(un-official English translation from the original Norwegian news report – https://bistandsaktuelt.no/nyheter/2019/rohingya-klage-telenor/)
Letter from the world’s largest refugee camp: Requires investigation by Telenor
From the huge Kutapalong camp in Bangladesh now comes accusations that the Norwegian telecommunications giant has broken the prudence of developing infrastructure in a conflict area in Myanmar. “From Telenor’s mobile mast, the soldiers killed people who fled,” says Tin Soe.
This week, the Norwegian authorities received a letter stating serious charges against one of Norway’s largest companies. The letter to the Norwegian Contact Point for Responsible Businessclaims that Myanmar’s security forces used Telenor infrastructure to attack the Rohingya minority in the village of Alethankyaw.
The rights group Committee Seeking Justice for Alethankyaw (CSJA), which has signed the letter, claims that Telenor has breached the OECD’s guidelines for multinational companies by expanding telecommunications infrastructure in a conflict area. The letter also states that the mobile giant’s mobile mast was used “when Burmese security forces carried out crimes against humanity against an unarmed civilian population” in the fishing village west of Myanmar in August 2017.
Since Telenor has been active in Myanmar since 2013, top management may not have been unaware of the long-standing apartheid-like policy against the Rohingya community, CSJA spokesman Ramat Ullah told Kaladan Press Network.
Telenor says to the Assistance News that the company has conducted internal investigations, “which confirmed that we were not involved in the events”. At the same time, the company’s communications director points out that Telenor “must follow the OECD process rules” and that it is therefore inappropriate to comment on the charges at this time.
Since Burmese security forces launched their offensive in the fall of 2017, 742,000 Rohingya have arrived in what is often referred to as the world’s largest refugee camp. No one knows exactly how many are in the areas between Cox´s Bazar and the border with Myanmar, but according to (UNHCR) more than a million people have fled Myanmar in the last decades.
It has not been possible to reach anyone in the SJA committee, but the letter demanding an investigation of Telenor has been sent from the Kutapalong camp in Bangladesh.
Sniper in mobile mast
In the report “The Killing Fields of Alethankyaw“, published by the Kaladan Press Network in November 2018, it was first claimed that a Telenormast in the fishing village was used by snipers. The claim was then made in a UN report from March this year, and now the charges have thus formally reached the Norwegian authorities. The UN report states that the soldiers were deployed to Alethankyaw in the days before August 25, 2017:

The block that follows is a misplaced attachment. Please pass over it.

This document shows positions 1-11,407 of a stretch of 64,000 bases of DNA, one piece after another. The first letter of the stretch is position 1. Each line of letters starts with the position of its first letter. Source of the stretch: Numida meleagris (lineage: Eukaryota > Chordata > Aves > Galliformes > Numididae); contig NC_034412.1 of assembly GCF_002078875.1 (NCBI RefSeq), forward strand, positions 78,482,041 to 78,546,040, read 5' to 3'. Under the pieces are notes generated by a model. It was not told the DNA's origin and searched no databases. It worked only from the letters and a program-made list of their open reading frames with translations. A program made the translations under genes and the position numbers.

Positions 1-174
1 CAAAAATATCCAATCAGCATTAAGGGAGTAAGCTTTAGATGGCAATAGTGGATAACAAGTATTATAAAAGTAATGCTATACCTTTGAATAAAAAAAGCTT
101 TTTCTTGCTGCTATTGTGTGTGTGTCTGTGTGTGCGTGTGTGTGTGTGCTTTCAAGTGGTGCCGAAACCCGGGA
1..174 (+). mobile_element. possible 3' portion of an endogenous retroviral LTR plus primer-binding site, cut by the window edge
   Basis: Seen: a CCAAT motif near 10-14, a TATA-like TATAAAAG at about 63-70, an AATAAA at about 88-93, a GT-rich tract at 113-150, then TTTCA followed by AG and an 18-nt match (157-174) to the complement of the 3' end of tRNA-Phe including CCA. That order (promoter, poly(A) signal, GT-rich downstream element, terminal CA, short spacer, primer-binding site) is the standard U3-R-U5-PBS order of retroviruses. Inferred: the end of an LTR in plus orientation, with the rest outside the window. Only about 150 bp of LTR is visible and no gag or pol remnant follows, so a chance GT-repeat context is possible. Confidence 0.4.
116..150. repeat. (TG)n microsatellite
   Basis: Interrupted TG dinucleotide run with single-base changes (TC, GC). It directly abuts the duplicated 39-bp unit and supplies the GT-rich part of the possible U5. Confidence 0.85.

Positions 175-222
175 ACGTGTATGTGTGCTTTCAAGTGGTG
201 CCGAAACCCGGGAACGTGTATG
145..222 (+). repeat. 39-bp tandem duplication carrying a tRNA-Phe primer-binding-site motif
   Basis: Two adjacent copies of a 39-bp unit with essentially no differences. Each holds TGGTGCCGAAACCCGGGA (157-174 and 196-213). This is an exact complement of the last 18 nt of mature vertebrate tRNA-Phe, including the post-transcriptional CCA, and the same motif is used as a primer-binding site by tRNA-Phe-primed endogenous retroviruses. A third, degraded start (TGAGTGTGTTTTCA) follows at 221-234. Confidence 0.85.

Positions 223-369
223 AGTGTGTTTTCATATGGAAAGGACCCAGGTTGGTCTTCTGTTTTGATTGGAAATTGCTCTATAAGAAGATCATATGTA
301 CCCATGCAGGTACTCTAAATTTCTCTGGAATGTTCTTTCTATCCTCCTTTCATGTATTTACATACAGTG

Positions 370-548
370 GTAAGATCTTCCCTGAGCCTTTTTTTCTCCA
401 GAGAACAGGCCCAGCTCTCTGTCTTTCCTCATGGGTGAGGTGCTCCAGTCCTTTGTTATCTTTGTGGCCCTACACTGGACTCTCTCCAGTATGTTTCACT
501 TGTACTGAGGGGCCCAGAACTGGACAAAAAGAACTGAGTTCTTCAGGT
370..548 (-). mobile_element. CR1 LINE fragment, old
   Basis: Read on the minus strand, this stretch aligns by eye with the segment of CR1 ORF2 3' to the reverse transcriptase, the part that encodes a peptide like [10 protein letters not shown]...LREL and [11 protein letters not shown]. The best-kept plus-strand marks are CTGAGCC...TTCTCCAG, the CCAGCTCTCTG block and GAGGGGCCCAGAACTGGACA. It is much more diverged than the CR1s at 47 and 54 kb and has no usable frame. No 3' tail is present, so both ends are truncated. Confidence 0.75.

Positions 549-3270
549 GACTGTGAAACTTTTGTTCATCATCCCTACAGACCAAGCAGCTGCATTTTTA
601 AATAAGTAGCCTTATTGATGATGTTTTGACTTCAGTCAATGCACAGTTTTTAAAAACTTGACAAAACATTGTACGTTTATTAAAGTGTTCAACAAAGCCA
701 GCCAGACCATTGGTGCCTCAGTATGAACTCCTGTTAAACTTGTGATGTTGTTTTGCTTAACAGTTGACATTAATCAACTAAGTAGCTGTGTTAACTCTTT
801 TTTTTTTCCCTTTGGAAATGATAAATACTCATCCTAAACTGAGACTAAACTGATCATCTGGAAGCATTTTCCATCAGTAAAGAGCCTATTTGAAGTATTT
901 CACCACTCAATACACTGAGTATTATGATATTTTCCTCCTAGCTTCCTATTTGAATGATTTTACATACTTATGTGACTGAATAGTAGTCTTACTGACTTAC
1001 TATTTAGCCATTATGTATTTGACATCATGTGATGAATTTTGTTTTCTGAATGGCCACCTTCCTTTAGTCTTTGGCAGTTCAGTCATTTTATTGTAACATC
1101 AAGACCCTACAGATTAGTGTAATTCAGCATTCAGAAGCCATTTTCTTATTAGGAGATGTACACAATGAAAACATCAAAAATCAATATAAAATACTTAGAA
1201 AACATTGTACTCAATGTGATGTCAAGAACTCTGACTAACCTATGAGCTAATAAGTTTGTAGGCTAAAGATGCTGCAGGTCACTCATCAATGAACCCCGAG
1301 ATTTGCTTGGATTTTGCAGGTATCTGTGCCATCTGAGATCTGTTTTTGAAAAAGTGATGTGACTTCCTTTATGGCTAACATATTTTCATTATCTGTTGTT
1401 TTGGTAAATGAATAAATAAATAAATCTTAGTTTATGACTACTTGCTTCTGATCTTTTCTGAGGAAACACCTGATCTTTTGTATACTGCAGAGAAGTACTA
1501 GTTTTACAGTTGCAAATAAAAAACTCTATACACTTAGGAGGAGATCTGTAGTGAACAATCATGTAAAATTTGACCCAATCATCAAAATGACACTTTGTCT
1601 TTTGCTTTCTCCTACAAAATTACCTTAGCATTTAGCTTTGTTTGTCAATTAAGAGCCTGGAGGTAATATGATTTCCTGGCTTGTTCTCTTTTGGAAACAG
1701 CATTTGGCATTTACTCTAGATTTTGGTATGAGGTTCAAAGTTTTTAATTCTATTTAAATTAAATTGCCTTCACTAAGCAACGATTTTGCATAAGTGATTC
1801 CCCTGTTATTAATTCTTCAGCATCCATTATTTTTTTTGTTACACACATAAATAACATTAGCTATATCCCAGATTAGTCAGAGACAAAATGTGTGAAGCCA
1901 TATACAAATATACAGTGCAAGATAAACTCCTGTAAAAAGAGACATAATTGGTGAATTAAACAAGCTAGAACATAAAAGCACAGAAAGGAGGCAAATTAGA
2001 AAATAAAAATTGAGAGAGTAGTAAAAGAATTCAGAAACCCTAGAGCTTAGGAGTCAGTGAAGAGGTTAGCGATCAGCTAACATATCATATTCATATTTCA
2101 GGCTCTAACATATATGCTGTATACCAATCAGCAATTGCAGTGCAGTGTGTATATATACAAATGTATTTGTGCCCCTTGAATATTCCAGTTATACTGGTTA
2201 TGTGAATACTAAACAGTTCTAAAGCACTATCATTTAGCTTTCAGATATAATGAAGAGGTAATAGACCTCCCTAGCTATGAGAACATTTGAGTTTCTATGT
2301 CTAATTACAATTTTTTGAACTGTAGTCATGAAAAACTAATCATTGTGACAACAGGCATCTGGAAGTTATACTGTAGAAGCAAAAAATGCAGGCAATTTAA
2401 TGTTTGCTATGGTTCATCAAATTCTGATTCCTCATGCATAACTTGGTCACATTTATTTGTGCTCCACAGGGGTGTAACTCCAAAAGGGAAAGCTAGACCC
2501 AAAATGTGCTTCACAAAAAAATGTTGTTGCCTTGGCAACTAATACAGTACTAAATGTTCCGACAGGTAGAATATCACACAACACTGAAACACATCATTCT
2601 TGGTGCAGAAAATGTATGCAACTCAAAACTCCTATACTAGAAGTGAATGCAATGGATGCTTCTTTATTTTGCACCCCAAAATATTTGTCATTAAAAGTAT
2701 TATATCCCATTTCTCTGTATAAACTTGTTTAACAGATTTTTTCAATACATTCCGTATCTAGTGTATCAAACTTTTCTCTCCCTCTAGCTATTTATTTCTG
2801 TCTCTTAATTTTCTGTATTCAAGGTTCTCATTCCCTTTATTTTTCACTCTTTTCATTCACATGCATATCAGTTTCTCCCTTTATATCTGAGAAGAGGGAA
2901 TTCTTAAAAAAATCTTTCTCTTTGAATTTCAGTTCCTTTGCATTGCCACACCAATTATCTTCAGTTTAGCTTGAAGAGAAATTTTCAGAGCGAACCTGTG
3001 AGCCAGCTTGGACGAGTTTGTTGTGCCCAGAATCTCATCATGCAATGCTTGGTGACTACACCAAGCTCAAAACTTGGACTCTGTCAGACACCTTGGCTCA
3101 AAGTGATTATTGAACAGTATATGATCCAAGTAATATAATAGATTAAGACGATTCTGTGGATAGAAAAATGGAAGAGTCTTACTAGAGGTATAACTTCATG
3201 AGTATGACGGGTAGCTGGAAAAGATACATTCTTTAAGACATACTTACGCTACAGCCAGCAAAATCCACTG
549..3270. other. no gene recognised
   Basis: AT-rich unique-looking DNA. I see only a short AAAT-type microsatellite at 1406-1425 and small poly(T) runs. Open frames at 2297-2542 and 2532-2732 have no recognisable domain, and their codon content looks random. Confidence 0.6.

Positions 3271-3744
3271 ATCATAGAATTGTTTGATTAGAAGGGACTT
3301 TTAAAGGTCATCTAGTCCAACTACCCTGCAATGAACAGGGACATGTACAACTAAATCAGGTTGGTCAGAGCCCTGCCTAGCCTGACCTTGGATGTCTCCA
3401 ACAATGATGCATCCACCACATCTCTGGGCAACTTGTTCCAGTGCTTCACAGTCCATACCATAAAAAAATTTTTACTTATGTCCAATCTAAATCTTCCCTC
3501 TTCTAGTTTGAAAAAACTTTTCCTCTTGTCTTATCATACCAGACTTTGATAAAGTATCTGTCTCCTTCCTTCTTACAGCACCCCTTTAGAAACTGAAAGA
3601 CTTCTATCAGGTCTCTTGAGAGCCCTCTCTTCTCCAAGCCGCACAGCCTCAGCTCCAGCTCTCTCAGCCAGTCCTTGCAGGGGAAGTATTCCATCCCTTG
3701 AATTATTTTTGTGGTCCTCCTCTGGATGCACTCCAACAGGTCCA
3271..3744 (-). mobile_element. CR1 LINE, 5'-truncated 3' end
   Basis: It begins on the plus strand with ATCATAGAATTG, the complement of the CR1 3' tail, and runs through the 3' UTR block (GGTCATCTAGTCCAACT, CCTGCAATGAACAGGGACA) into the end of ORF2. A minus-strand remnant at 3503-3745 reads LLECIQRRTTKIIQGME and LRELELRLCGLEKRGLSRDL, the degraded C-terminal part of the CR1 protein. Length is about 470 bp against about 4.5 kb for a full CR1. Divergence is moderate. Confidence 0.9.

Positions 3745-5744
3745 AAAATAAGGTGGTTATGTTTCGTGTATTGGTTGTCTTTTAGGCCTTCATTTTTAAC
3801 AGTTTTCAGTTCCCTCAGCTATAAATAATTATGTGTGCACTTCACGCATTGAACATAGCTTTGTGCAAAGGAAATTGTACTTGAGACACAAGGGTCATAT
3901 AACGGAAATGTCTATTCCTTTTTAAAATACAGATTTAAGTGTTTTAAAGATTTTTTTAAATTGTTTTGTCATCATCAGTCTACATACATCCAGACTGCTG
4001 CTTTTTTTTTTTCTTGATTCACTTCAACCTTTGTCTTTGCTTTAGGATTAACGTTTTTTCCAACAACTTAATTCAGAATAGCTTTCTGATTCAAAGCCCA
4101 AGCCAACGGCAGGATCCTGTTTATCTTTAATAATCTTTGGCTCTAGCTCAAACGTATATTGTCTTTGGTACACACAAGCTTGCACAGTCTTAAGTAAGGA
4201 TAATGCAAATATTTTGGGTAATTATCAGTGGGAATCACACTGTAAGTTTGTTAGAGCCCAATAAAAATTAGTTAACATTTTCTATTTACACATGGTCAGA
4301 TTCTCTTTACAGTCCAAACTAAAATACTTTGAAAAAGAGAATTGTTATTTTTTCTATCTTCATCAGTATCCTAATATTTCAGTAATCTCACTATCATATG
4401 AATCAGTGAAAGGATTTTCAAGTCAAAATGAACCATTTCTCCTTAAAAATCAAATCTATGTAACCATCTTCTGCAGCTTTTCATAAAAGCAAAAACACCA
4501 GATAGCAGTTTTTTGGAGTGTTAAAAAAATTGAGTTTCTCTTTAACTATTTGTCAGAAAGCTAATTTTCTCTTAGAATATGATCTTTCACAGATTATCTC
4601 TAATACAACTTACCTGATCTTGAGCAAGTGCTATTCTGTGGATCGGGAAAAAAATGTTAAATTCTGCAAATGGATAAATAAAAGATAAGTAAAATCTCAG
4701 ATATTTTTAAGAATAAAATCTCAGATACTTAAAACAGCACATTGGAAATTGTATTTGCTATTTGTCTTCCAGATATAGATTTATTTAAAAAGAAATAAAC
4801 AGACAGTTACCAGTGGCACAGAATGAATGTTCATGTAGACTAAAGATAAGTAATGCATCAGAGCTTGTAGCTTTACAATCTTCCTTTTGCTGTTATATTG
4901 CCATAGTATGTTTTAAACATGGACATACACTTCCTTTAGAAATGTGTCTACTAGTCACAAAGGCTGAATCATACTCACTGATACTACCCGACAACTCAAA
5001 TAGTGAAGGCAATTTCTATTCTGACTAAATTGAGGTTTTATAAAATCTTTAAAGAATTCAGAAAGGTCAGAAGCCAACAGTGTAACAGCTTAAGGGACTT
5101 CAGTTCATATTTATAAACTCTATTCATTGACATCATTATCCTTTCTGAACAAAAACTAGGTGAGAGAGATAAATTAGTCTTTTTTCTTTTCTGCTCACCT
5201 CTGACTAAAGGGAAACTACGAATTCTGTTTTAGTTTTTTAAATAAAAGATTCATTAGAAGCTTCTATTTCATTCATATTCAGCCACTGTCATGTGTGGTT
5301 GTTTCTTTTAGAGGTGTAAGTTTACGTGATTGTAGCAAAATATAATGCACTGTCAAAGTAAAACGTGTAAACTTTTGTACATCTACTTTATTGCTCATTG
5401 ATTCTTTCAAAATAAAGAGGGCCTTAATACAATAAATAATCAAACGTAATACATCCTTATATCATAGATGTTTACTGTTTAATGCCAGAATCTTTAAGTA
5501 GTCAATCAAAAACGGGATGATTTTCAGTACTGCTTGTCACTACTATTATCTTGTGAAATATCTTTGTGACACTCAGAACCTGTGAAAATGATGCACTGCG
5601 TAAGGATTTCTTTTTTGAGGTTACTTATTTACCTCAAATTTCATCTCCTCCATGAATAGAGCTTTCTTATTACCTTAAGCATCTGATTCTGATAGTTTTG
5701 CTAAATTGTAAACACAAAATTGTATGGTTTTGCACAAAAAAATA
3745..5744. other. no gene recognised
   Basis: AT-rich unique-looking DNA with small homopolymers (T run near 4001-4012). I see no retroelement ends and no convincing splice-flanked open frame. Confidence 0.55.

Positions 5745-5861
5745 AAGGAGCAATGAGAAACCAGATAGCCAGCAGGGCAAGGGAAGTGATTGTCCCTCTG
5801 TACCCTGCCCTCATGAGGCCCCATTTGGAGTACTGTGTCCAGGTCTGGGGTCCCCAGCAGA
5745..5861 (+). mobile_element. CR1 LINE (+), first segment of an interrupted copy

“On August 25, these troops killed at least fifty men, women and children. The next day, snipers were placed on rooftops, an MPT tower and a Telenor tower, and shot villagers as they fled. The dead bodies are said to have been collected in wells and under the Telenor tower. The village was then burned (…). The alleged use of snipers in mobile masts clarifies the importance of human rights and prudence principles from companies and investors, ”the report by the United Nations Special Rapporteur on Human Rights (OHCHR) states .
“These people need justice. Now,” Tin Soe says to Assistance News.
He is a Rohingya himself and fled Myanmar in 1982, when the country was called Burma and was ruled by a military junta. He is now editor-in-chief of Kaladan Press Network, which is behind the Killing Fields report.
“We started Kaladan in 2001 because no Burmese media wanted to write about the discriminatory policies of the Burmese authorities against the Rohingya,” Tin Soe said on the phone from Chittagong in Bangladesh.
The media actor he leads is part of Burma News International, an association of 16 media houses with the goal of strengthening journalism about – and voting from – areas of ethnic minorities in Myanmar.
With the Killing-fields report, Kaladan has succeeded in this:
Only Buddhists again
Tin Soe spent two months in the camps in Bangladesh to hear the stories of some of those who escaped the Burmese forces’ bullets as they fled Alethankyaw one August day in 2017. The report, based on in-depth interviews with thirty refugee refugees – including fishermen, farmers, housewives and teachers – describe in detail how the military planned and carried out abuses against the Rohingya minority.
The editor says the situation in the camps in Bangladesh is now precarious.
In the Kutapalong camp alone, half a million people now live close by. But there are 21 larger and smaller camps in and around Cox´s Bazar and the refugees must not go out to find work. Almost none of the children go to school and the health care is very sparse. People just sit there waiting to get home.
Assistance news asks if Tin Soe can communicate with CSJA spokesman Ramat Ullah. The editor explains that the committee leader does not speak English and that it is currently difficult to establish telephone contact with people in Kutapalong. He says that Ramat Ullah represents a large group of Rohingya who are now refugees.
About 11,000 people lived in and around Alethankyaw before August 2017. Apart from the 18 households where Buddhists lived, almost everyone is now on the run in Bangladesh.
But why do you think the SJA committee thinks Telenor is complicit in the abuses against the civilian population in Alethankyaw?
Snipers took the mobile mast in Alethankyaw. From the top they had a good overview of the area, and from there they killed civilians who fled. The soldiers shot them straight down, one by one. Citizens feel Telenor is an accomplice because the company built the mobile mast used by soldiers to kill civilians, says Tin Soe.
When the Killing Fields report was published, Telenor stated that the company could not be held responsible for Tatmadaw’s surrender.